Chrissie Hynde’s de­but solo al­bum was a great leap into the un­known, she tells Iain Shed­den

The Weekend Australian - Review - - Cover Story -

CHRISSIE Hynde has a rep­u­ta­tion as a qual­ity song­writer as well as be­ing the dis­tinc­tive voice of the Pre­tenders for al­most 40 years, so it fol­lows that she could call on just about any­one to play gui­tar on her de­but solo al­bum, Stock­holm, which is re­leased next week.

Rock leg­end Neil Young would be a good choice, for ex­am­ple, and he shows off his fa­mil­iar, gutsy gui­tar chops on Down the Wrong Way, one of the 11 songs on the new al­bum, which Hynde recorded in Swe­den with lo­cal pro­ducer Bjorn Yt­tling.

Less dis­tinc­tive than Young’s con­tri­bu­tion, but 10 times as sur­pris­ing, is the wild, bluesy gui­tar lines on an­other song, A Plan Too Far. They come from some­one just as fa­mous, but not rated in the pan­theon of gui­tar greats — John McEn­roe. Yes, se­ri­ously, that John McEn­roe.

“He can play,” says Hynde, 62, an old friend of the ten­nis su­per­star. ”I know John be­cause he loves rock ’n’ roll and we al­ways in­vite him on stage when­ever we’re in New York with the Pre­tenders. I’m al­ways en­cour­ag­ing him to give up ev­ery­thing else and be in a band be­cause that’s what he likes. So far I haven’t suc­ceeded.”

The McEn­roe play was de­signed to im­press Yt­tling, whom Hynde didn’t know be­fore mak­ing the al­bum. “He had a ten­nis rac­quet in the stu­dio,” she says with a laugh. “I no­ticed that. I men­tioned that I knew John McEn­roe, and that was the first time I got a re­ac­tion out of him. So now I’ve got the hang of this guy. So the next time John was in town (Stock­holm) for some se­niors thing, I made sure I went there for a record­ing ses­sion at the same time. I got John to come to the stu­dio just to get a re­ac­tion out of Bjorn, which I did. It was great. Of course then I had to go to the rest of the se­niors cham­pi­onship with Bjorn. He was just thrilled. I never re­ally watch the ten­nis.’’

Hynde, ooz­ing the smarts and sex­i­ness that have been a fea­ture of her steady rock ’n’ roll jour­ney, is in a good place, it seems, as she em­barks on this new stage of her ca­reer. The poster per­son for thou­sands of fe­male (and male) rock wannabes since the late 1970s doesn’t find it odd that she should be go­ing solo at this point in her life. For most of her ca­reer she has been iden­ti­fied as the only real Pre­tender, as mu­si­cians have come and gone from the band through the decades, some of them in tragic cir­cum­stances.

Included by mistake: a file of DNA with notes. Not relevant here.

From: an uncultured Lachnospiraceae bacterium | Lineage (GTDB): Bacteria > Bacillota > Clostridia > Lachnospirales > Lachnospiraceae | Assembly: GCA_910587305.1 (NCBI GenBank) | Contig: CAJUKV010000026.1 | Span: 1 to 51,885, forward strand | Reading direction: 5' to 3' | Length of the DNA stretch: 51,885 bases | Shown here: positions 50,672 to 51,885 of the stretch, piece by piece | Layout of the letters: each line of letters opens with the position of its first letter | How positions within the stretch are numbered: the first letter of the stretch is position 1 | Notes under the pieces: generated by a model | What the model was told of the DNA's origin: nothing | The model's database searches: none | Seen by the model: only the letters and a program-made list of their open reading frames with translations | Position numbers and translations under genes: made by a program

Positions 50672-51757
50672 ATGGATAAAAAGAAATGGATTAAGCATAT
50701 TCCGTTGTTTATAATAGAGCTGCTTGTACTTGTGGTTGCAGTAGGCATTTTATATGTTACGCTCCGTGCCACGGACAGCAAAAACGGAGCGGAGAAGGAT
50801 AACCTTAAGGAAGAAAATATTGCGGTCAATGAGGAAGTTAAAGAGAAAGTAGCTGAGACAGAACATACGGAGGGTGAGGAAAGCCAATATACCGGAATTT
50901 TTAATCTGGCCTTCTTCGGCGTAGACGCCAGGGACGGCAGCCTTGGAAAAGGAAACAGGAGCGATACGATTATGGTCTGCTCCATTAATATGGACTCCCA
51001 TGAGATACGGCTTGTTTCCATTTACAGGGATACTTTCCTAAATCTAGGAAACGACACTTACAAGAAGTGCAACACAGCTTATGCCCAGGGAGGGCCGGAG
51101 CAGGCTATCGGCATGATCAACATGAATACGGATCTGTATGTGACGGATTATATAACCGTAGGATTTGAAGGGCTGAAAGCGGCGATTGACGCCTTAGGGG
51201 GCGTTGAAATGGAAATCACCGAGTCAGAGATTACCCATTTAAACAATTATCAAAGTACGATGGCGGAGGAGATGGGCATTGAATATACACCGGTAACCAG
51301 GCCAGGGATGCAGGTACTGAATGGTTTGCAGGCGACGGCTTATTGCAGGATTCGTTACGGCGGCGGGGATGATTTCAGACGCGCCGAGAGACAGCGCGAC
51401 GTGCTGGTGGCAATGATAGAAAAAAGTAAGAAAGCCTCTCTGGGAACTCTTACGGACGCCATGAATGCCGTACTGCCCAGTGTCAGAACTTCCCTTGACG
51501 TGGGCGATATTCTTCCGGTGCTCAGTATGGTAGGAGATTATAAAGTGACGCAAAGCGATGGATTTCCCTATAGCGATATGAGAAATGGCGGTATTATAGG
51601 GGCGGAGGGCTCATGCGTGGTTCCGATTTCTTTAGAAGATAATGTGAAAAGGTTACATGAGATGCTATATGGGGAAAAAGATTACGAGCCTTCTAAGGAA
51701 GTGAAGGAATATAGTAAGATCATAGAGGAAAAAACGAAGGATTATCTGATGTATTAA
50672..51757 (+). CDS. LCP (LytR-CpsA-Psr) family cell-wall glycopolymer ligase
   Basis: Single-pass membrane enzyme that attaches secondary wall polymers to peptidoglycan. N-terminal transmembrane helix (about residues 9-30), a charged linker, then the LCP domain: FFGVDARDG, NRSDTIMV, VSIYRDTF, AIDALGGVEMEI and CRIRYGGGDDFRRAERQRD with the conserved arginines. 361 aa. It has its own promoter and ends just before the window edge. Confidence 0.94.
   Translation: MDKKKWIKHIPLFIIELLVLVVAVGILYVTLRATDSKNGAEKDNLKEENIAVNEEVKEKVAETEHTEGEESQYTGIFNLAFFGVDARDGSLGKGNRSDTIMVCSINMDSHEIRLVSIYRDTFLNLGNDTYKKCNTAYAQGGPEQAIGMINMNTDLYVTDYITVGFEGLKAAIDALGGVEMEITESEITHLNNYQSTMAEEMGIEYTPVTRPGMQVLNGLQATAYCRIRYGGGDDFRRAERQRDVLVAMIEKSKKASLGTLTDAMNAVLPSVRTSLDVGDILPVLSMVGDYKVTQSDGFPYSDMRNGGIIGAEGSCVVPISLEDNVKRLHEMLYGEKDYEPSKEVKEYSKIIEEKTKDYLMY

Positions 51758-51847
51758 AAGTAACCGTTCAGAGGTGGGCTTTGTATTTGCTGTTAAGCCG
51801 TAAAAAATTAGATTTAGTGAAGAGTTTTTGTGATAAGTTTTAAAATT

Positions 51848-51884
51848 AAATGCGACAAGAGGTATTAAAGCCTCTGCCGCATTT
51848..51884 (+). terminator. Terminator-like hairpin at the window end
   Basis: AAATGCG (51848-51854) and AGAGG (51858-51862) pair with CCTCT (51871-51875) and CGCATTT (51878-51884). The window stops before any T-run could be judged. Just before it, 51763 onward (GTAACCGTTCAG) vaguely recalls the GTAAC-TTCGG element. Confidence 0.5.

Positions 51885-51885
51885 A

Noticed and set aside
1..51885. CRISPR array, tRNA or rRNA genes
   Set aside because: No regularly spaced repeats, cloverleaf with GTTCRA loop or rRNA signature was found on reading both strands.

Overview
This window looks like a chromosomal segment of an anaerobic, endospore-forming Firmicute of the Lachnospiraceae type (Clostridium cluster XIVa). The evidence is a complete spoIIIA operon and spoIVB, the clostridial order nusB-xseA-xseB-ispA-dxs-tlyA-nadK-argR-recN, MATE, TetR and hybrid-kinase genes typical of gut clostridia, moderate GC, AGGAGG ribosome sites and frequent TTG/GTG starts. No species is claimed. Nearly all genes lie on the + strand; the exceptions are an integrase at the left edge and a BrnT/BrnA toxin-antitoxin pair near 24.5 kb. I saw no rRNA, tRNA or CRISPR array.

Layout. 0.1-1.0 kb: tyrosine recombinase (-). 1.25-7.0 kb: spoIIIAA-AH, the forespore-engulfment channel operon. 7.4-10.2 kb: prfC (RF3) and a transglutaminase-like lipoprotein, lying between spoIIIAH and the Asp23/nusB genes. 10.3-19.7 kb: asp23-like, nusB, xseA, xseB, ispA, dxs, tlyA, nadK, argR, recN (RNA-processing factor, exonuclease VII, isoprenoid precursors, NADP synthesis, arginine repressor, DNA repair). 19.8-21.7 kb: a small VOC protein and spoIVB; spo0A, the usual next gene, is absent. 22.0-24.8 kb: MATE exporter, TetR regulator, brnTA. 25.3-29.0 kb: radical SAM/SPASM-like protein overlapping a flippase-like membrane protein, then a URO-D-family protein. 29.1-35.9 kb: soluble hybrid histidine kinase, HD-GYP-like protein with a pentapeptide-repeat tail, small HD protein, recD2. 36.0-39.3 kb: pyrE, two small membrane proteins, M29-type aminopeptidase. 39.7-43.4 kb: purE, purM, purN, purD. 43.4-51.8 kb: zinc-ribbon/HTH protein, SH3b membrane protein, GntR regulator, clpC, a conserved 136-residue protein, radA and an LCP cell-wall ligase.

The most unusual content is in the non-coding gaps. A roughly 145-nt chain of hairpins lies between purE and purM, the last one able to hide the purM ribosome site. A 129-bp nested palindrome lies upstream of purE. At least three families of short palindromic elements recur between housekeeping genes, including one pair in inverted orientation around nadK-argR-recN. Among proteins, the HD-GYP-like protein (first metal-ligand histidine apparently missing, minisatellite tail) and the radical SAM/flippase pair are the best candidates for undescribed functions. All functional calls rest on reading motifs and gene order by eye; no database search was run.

“I’ve been told by people for 25 years that I should use my own name and I’ve been told by people that the Pre­tenders is re­ally just me,” she says. “I’ve bat­tled against this for years. I just want to be in a band, I work best within a band, but people have their own ideas, so on this one I re­lented.”

The new al­bum, fea­tur­ing Swedish mu­si­cians other than the two celebrity ring-ins, was a marathon project, spread across two years and 20 or so ses­sions in Stock­holm. The Pre­tenders’ last al­bum, 2008’s Break Up the Con­crete, was done and dusted in 11 days. While it’s her name on the cover, Hynde de­scribes the al­bum as “the most col­lab­o­ra­tive work I’ve ever done”. Most of that part­ner­ship was with Yt­tling, of Swedish band Peter Bjorn and John. The pro­ducer, whose cred­its in­clude Sarah Blasko’s a ward- wi n n i n g al­bum As Day Fol­lows Night, cowrote many of the songs on Stock­holm and has brought a pop­pier sen­si­bil­ity to Hynde’s tra­di­tion­ally r o c k - f r i e ndl y Pre­tenders ap­proach. She was aim­ing for some­where be­tween ABBA and John Len­non.